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Meditating On God’s Word

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If you’re thinking that meditating for Christians is a bad thing, allow me to convince you otherwise.

Christian meditation, has nothing to do with sitting on the floor with you legs crossed humming “ohm” as eastern meditation practitioners do. Think of Christian meditation as something you would put along side words like rumination, reflection, introspection and contemplation.

Rumination is the act of pondering or musing on something.

Reflection is a fixing of the thoughts on something; careful consideration.

Introspection is the examination or observation of one’s own mental and emotional processes.

Contemplation is fixing your thoughts on something; careful consideration.

There is a word associated with contemplation that give this word even deeper meaning and that is prospect. To prospect means to search or explore (a region), as for gold.

Rabbi Nissan Dovid Dubov, a rabbinic scholar, lecturer and author says, of the purpose of Jewish mediation is to have our beliefs,

“intellectualized, internalized, and integrated into one’s actions”

This is what Christian meditation is about, it is mining the scriptures and allowing the Holy Spirit to deliver gold.

Still not convinced? Let’s look at the scripture themselves and see what they say about meditating on God’s word.

Meditation in the Old Testament

Let the words of my mouth and the meditation of my heart be acceptable in your sight, O Lord, my rock and my redeemer. Psalm 19:14

machinations – a plot or scheme, musical rhythm (Harley Davidson)

This Book of the Law shall not depart from your mouth, but you shall meditate on it day and night, so that you may be careful to do according to all that is written in it. For then you will make your way prosperous, and then you will have good success. Joshua 1:8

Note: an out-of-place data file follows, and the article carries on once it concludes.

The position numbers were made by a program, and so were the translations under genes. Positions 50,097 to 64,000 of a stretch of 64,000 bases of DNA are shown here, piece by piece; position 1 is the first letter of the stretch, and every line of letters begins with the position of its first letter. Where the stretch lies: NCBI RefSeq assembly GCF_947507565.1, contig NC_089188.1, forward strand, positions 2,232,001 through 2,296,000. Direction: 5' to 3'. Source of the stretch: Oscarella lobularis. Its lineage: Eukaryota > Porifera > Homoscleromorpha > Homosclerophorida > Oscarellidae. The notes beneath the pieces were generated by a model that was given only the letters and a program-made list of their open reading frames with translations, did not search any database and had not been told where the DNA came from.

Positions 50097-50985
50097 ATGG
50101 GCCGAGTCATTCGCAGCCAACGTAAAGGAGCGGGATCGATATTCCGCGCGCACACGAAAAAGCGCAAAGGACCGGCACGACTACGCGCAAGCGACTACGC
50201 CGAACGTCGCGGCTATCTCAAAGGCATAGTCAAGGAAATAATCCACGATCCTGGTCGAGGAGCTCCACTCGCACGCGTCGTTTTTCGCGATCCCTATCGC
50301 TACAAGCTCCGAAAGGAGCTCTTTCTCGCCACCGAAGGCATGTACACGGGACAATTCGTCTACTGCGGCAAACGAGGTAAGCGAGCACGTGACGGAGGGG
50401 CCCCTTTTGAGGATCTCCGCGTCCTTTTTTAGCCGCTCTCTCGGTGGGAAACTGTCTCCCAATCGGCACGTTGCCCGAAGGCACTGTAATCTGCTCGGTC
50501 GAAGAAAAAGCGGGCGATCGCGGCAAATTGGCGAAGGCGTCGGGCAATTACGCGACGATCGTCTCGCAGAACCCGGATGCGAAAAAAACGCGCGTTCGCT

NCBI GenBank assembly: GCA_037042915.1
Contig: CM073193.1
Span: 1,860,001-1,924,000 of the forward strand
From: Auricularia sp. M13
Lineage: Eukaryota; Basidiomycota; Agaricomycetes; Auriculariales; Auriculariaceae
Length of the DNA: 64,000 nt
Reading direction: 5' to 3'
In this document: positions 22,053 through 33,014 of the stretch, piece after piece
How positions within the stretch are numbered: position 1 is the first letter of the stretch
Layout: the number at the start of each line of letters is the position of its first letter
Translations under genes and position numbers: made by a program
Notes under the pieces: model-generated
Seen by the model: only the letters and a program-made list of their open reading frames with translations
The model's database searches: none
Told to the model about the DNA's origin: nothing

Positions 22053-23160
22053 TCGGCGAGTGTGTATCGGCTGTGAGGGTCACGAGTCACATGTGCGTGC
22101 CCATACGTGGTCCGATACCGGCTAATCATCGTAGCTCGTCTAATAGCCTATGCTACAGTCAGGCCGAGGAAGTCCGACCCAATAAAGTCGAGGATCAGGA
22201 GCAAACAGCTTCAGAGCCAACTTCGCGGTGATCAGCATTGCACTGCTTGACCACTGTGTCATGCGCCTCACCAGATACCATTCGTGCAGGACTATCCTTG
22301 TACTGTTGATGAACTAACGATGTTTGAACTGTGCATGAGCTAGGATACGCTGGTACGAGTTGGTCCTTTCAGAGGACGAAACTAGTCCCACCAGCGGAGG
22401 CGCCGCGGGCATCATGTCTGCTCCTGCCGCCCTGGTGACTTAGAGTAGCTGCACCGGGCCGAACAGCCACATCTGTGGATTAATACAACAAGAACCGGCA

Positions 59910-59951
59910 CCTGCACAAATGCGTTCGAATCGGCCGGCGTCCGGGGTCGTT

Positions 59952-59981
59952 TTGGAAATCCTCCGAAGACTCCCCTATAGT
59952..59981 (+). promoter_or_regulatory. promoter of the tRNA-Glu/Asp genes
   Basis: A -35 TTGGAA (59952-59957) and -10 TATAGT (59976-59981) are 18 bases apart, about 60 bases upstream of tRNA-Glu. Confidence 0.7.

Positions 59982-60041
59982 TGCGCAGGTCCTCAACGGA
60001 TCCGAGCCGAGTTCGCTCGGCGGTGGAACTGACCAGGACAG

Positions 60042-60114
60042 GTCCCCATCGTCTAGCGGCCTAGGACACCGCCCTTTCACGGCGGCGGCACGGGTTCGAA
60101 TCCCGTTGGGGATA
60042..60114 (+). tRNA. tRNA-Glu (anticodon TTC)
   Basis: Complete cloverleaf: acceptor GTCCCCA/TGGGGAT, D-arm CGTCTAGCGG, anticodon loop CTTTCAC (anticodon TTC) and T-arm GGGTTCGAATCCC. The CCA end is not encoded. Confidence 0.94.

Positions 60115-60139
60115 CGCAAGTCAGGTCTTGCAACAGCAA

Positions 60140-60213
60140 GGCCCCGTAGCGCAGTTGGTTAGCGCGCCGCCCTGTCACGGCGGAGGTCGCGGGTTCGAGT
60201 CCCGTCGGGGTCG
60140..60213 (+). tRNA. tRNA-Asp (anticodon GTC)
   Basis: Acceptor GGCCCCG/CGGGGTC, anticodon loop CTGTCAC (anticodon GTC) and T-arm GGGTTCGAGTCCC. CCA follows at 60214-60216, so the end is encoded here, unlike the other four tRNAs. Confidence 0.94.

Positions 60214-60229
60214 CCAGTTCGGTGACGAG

to moan, growl, utter, speak, muse

to murmur (in pleasure or anger); by implication, to ponder — imagine, meditate, mourn, mutter, roar

Blessed is the man who walks not in the counsel of the wicked,
nor stands in the way of sinners, nor sits in the seat of scoffers;
but his delight is in the law of the Lord, and on his law he meditates day and night
. Psalm 1:2

“You will keep in perfect and constant peace the one whose mind is steadfast [that is, committed and focused on You—in both inclination and character] Because he trusts and takes refuge in You [with hope and confident expectation]. Isaiah 26:3 AMP

whose mind is steadfast = of what is framed in the mind

Meditation in the New Testament

What Paul thought about meditating on the Lord

“The unexamined life is not worth living” – attributed to Socrates

Whereas the Jewish form of meditation was on God and His Word, the Greek used meditation to find answers within one’s self, or humanism.

The Apostle Paul says of where our thoughts,

Finally, brothers, whatever is true, whatever is honorable, whatever is just, whatever is pure, whatever is lovely, whatever is commendable, if there is any excellence, if there is anything worthy of praise, think about these things. Philippians 4:8

think on these things

logízomai (the root of the English terms “logic, logical“) – properly, compute, “take into account”; reckon (come to a “bottom-line”), i.e. reason to a logical conclusion (decision).

Set your minds on things that are above, not on things that are on earth. Colossians 3:2

Set your mind

phronéō (from 5424 /phrḗn, “the midriff or diaphragm; the parts around the heart,” J. Thayer) – properly, regulate (moderate) from within, as inner-perspective (insight) shows itself in corresponding, outward behavior.

Those who live according to the flesh set their minds on the things of the flesh; but those who live according to the Spirit set their minds on the things of the Spirit. Romans 8:5

Examine Yourself

Examine yourselves, to see whether you are in the faith. Test yourselves. Or do you not realize this about yourselves, that Jesus Christ is in you?—unless indeed you fail to meet the test! 2 Corinthians 13:5

peirázō /peíra,  The word means either test or tempt, and whether the word is used in a positive or negative context depends on the context of the scripture it’s being used in.

There used to be a commercial where they would take paper towels and wet them and then place and item on them test how strong they were in comparison to another brand. Spiritual testing determines the strength of your belief in scripture, when weighted with scripture.

Scripture tests the integrity of our beliefs. The test is to determine the core building blocks of our faith. Faith in Christ or faith in self.